Archive for March 5th, 2010

This is part one of a seven part series (click here for part 2 of 7)

There have been three recent studies into vacant residential property in the State, the latest being from UCD today. The two others are a NIRSA study from January 2010 (which has several sources from irelandafterNAMA blog) and a report by DKM Consultants in September 2009. Although the three reports adopt slightly different methodologies, all begin with the results of the 2006 Census which showed 1,769,613 total homes in the State, of which 1,503,291 were occupied and 266,322 were unoccupied. Of the 266,322 unoccupied homes, the Census revealed that 49,789 were holiday homes leaving 216,533 other unoccupied. So said the Census of 2006 and the next Census will not be undertaken until 2011. The three organisations DKM, NIRSA and UCD then adopted different approaches in updating the figures for the present day and their results can be summarised as follows:

To this author, each of the reports appears to have made very broad assumptions, for example (and each report contains several examples) with respect to holiday homes (DKM), mortgages as an indicator of occupancy (NIRSA) and how vacancies have changed since 2006 (UCD who say “The numbers vacant and unoccupied have been estimated by use of data on population and population to stock ratios over this period allied with discussions with financial and market sources indicating that over one third of additional stock in the period [2006-2009] remains vacant”, page 16 – how the 37.52% figure is arrived at in any defensible way is unclear).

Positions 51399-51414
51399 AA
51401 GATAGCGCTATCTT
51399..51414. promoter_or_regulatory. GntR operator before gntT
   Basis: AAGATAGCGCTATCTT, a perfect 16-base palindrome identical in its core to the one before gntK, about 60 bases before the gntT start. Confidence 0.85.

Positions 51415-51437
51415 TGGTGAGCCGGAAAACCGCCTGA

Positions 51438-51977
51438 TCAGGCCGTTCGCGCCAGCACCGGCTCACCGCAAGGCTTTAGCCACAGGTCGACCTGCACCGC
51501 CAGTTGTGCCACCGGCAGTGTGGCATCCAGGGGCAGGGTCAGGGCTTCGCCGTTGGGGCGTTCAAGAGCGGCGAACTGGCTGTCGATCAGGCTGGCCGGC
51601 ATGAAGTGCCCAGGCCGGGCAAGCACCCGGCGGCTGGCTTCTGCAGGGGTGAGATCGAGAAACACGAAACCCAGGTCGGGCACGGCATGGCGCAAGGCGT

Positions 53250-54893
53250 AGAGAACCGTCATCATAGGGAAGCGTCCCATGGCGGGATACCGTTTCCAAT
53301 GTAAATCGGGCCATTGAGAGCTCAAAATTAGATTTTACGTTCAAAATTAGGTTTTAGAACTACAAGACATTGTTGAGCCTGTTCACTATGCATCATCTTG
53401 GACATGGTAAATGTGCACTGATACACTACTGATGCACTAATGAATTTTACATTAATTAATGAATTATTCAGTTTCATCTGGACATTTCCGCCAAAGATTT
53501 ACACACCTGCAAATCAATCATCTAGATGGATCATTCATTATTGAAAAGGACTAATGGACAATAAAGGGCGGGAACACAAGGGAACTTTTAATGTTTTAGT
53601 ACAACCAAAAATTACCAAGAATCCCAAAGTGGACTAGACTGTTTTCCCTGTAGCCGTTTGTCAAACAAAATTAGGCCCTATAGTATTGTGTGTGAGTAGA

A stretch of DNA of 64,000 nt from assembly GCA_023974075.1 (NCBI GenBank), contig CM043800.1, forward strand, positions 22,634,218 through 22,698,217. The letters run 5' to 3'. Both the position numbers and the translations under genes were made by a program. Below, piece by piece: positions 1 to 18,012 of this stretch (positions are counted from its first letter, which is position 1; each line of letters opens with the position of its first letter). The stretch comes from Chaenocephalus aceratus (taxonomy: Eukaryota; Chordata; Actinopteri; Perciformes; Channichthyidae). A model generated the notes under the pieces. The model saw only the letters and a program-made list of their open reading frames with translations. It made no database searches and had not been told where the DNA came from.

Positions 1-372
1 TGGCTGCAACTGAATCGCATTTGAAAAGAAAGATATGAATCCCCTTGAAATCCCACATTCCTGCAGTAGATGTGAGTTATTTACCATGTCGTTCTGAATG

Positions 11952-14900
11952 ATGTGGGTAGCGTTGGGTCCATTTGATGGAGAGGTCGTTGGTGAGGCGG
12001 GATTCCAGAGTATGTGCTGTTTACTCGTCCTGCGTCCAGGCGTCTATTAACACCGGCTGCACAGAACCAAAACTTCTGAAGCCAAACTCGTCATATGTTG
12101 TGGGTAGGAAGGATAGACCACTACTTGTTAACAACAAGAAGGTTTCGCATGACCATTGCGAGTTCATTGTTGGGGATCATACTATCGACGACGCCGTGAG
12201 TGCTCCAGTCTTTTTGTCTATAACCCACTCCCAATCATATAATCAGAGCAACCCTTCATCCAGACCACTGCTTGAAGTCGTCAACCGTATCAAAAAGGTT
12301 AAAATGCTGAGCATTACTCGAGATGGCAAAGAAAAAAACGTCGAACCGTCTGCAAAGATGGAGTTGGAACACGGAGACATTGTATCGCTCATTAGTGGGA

Today, CIF and Housing Minister Michael Finneran have expressed there to be a lack of clarity in the precise numbers of vacant property and indeed in the definitions of terms such as “overhang”.

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This is going to be an on-going series focussing on the 20% default rate used in the NAMA business plan and which many think is the most controversial assumption and the key assumption for determining the success or failure of NAMA. Today I am examining the residential property markets and comparing the UK in the early 1990s with the State today.

To recap, the draft NAMA Business Plan published on 14th October, 2009 is at present the best overall plan we have of the financial impact of NAMA on the State’s finances. The plan was based on preliminary work undertaken by NAMA with the banks and the following were the “big” numbers in terms of its operation.

  1. Value of assets secured against NAMA loans were €88bn.
  2. The loans themselves were at an average of 77% of the asset values (referred to in the business as a LoantoValue rate or LTV rate). Consequently the original loans were €68bn.